Engrish is a slang term for the misuse or corruption of the English language by native speakers of Japanese, Korean and other Asian languages. The term itself relates to Japanese speakers' tendency to inadvertently substitute the English phonemes "R" and "L" for one another, because unlike English, the Japanese language has only one liquid consonant (traditionally romanized with "R"). The same situation exists with Korean.
The term Engrish first appears as a mispronunciation of the word English in the 1940s, but it was not until the 1980s that it began to be used as a byname for defective Asian English. The related term "wasei-eigo" refers to pseudo-anglicisms that have entered into everyday Japanese.
While the term may refer to spoken English, it can also describe written English. In Japan, it is common to add English text to items for decorative and fashion purposes. Such text is often added to create a cosmopolitan feeling rather than to be read by native English speakers, and so may often be meaningless or grammatically incorrect.
Engrish can be found in many places, including signs, menus, and advertisements. Terms such as Japanglish, Japlish or Janglish are more specific terms for Japanese Engrish.
There are two contributing factors to Japanese Engrish. Firstly, the two languages have significantly different grammar: Japanese word order, the frequent omission of subjects in Japanese, the absence of articles, a near-complete absence of consecutive consonants, and difficulties in distinguishing /l/ and /r/, or /θ/ and /s/ sounds, all contribute to substantial problems using Standard English effectively. Japanese people have tended to score comparatively poorly on international tests of English.
Secondly, English is frequently used in Japan (and elsewhere) for aesthetic rather than functional purposes; i.e., for Japanese consumption, not for English speakers per se, as a way of appearing "smart, sophisticated and modern", in much the same way as Japanese and similar writing scripts are used in Western fashion. Such decorative English is not meant to be read and understood by native English speakers, so emphasis is not put on coherence or correctness.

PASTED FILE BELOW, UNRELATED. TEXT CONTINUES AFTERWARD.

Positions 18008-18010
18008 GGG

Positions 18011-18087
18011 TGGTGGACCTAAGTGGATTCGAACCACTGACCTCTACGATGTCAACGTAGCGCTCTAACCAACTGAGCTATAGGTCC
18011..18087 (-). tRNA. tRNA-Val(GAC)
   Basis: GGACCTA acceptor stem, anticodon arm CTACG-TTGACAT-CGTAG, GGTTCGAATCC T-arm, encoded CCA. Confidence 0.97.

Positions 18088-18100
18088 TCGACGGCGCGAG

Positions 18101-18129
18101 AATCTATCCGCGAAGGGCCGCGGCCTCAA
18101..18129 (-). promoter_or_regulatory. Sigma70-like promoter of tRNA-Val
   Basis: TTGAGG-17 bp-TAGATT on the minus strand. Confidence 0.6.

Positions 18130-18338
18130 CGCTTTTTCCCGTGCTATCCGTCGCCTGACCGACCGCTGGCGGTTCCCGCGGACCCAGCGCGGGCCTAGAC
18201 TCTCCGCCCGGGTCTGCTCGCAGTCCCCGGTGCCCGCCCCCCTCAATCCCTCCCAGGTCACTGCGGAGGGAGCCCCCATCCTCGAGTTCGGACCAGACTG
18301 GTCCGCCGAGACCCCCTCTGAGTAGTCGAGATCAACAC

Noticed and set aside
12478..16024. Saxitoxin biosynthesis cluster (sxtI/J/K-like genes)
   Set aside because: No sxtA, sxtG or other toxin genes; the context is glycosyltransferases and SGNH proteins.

Engrish has been featured occasionally in the Trey Parker and Matt Stone cartoon South Park, such as the song "Let's Fighting Love", used in the episode "Good Times with Weapons", which parodies the poorly translated opening theme sequences sometimes shown in anime, and in Parker and Stone's feature length Team America: World Police where the North Korean leader Kim Jong Il is depicted singing the song "I'm so Ronery".
The British fashion brand Superdry, which takes inspiration from Japanese clothing styles, has established a style of placing meaningless Japanese text such as 'Sunglasses company' and 'membership certificate' on clothing sold in Britain. The company explained to a Japanese television news programme that most translations were done using simple automatic translation programs such as Babelfish, without attempting to make the texts accurate.
Monty Python's Flying Circus featured a parody of the drama series Elizabeth R, where they portrayed the cast riding motor-scooters and speaking Engrish, thus changing the title to "Erizabeth L".
In the 1983 film A Christmas Story, the Parker family goes to a Chinese restaurant for their Christmas dinner, and are serenaded by the waitstaff with Engrish Christmas carols, such as "Deck the harrs wis boughs of horry, fa ra ra ra ra ra ra ra ra" and "Jingre berrs, jingre berrs, jingre arr the way, oh what fun it is to ride in one-horse open sreigh!"
there is often no attempt to try to get it right, nor do the vast majority of the Japanese population ever attempt to read the English design element in question. There is therefore less emphasis on spelling and grammatical accuracy.
The North Korean dictator speaks in the voice of "South Park's" Eric Cartman, ... only with an Engrish accent. "I'm so ronery," Kim confesses in a pitiful ballad to himself, which explains his evil-doing -- he just needs to be ruvved.